Libya Dawn forces and Islamic State (IS) followers have been fighting in Sirte since 14 March and the battle is getting closer and closer to the downtown area. Both sides appear to be ready to fight to the end.
“I’m a military man. There is no more dialogue. My order is to free Sirte of Daesh (Islamic State) people. Then we will free Nawafilya. Then wherever they try to hide.”
Mohamed Lhassan, commander of the Misrata-based 166 Brigade, knows exactly what he is expected to do. His brigade, plus units from Operation Sunrise (formed to capture the oil terminals) and members of Misrata’s Third Force have joined together to recapture Sirte.
“We are isolating Sirte from Nawfaliya to prevent Daesh from getting supplies and to weaken the [IS] fighters in Sirte. We control the main roads going to Sirte,” Lhassan added.
So far, the clashes have happened away from the Sirte downtown area, but they are getting closer.
Despite the fact that some Misratan forces have been sent to reinforce Libya Dawn in the Aziziya area following the LNA’s operation there late last week, the Misrata Operations Room is confident that it has enough fighters to take Sirte. “We can rely on 20,000 fighters in Misrata”, a Misrati official said. It has been reported that Misrata could mobilise as many as 40,000 fighters.
Currently, IS is controls the main buildings in Sirte : the Ougadougou Centere (built by Qaddafi to host African Union meetings), the Mahari Hotel, a food factory, a military prison which could be used as a weapon storage by IS. The jail was targeted in airstrike just over a week ago. IS also has snipers in on top of buildings in the downtown area.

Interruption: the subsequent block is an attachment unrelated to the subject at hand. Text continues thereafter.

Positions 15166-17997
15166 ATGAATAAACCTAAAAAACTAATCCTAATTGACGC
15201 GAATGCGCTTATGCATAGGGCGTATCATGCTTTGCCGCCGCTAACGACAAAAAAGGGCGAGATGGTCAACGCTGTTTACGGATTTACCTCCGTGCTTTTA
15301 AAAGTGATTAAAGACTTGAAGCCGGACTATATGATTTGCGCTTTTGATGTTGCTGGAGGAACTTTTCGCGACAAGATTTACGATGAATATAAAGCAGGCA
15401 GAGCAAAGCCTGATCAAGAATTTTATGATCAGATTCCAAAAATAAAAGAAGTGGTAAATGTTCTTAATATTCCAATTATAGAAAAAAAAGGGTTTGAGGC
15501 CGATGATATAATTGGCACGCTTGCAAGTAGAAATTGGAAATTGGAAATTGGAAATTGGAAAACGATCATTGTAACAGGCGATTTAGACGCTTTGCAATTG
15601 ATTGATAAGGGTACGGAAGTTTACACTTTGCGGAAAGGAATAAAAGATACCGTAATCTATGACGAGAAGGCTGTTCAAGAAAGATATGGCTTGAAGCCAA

Libya Dawn say they have not yet started a major downtown offensive because of so many families still there. The military alliance seems to want to avoid major collateral damage but Lhassan admits that, at some point, a “big battle” will occur.
In total, it is claimed that more than 500 armed vehicle have been sent to join the fight against IS. However, many of the fighters are far from being professionals.
Abdulhamid, only 21, sits behind a 12.7mm machine gun in a pick-up car on the frontline only few kilometres east of Sirte power plant. “I am here to fight Daesh. We want to take control of Sirte. Last week, I was fighting in Sidra with Operation Sunrise before I was sent here.. Abdulhamid is quickly interrupted by Ahmed, 17. “Don’t say Daesh. We’re here fighting Azlam [Qaddafi supporters] as in 2011. Misrata is fighting for the revolution,” he proclaims.
IS, Qaddafists, Haftar. Since February, Libya Dawn has had difficulties in clearly identifying the enemy in Sirte. But it has changed for the last few days. “We have proof that Daesh is in Sirte from radio conversations we intercepted,” an official from the operations room in Misrata said. “The leaders are foreigners from Tunisia, Egypt and the like. But Qaddafi followers are with them – like the Warfallah and the Qadhadfa living in area Number 2,” he adds.
The accusation about foreign fighters among IS has been borne out by the facts. A journalist recognised the body of Tunisian jihadist Ahmed Rouissi in a Misrata mortuary last Tuesday. Rouissi had been accused of the murders of Tunisian political activists Chokri Belaid and Mohamed Brahmi in 2013.
Fifteen other bodies from IS camp were brought the same day following a battle between Misratans and IS. “They had no papers but from the faces I could say that only two were Libyans. The others are foreigners,” a medical worker said.
Pointing to the serious danger of IS presence only a two-hour drive from Misrata, Ali Omar Busitta, a member of Misrata Municipal Council, stressed the need for national unity and an end to political divisions. “Daesh is not only a threat to democracy, it is a threat for the existence of Libya. We have to explain to all Libyans that if we continue to fight each other, we will face a great danger. We have to unify like in 2011.”